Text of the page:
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Sunday, October 20, 2019

Group files lawsuit to get feds to take action on threatened species of coral

Federal Court

By Carrie Bradon | Sep 23, 2019


WASHINGTON (Legal Newsline) – The Center for Biological Diversity alleges a federal department has failed to designate a habitat as required by federal law for several threatened species of coral.

Center for Biological Diversity filed a complaint on Aug. 21 in the U.S. District Court for the District of Columbia against U.S. Secretary of Commerce Wilbur Ross, National Oceanic and Atmospheric Administration Fisheries Assistant Administrator Chris Oliver and the National Marine Fisheries Service (NMFS) alleging violation of the Endangered Species Act and the Administrative Procedures Act.

The plaintiff alleges that Ross and the NMFS are in violation of the Endangered Species Act through their failure to designate critical habitats within the U.S. waters for species of Florida and Caribbean corals. The plaintiff alleges the NMFS listed 20 corals as a threatened species under the Endangered Species Act in 2014 and 12 of those 20 are in U.S. waters, but the service has not designated a critical habitat required by the act.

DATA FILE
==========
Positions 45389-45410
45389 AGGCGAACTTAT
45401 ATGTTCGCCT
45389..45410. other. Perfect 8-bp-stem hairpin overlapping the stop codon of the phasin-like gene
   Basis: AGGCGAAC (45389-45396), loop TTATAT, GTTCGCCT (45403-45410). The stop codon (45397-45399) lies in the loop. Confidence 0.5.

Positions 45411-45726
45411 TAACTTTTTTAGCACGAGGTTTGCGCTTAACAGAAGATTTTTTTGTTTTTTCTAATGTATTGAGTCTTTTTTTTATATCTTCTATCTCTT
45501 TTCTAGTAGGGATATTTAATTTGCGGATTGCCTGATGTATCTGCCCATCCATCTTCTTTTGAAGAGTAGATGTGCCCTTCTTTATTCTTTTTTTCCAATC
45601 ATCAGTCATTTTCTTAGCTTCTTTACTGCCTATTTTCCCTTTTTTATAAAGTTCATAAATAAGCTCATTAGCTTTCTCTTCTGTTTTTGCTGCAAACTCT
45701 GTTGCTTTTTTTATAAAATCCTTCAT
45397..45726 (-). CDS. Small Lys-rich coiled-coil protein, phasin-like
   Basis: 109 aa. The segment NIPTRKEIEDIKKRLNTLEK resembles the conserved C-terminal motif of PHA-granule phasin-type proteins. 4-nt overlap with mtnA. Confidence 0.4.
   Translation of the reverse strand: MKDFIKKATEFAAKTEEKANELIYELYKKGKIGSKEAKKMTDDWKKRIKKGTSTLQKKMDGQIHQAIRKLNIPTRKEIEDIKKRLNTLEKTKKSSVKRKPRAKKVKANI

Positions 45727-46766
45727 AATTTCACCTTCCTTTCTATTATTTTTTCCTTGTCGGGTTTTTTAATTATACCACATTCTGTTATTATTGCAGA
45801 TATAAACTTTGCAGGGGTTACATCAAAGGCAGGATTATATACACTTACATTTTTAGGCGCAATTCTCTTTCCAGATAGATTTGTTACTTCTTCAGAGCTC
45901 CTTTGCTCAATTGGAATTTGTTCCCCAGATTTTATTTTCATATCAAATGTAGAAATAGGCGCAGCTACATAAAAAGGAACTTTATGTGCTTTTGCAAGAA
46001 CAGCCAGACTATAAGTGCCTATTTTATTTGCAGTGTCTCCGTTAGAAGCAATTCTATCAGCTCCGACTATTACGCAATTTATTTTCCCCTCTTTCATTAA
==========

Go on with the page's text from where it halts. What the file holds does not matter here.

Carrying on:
The plaintiff is seeking declaratory judgment against the defendants, an order to designate a critical habitat for the corals, attorneys' fees, court costs, interest and just relief. The plaintiff is represented by Catherine Cain Ware Kilduff and Emily Jeffers at the Center for Biological Diversity in Norfolk, Virginia, and Oakland, California.

U.S. District Court for the District of Columbia case number 1:19-CV-02526

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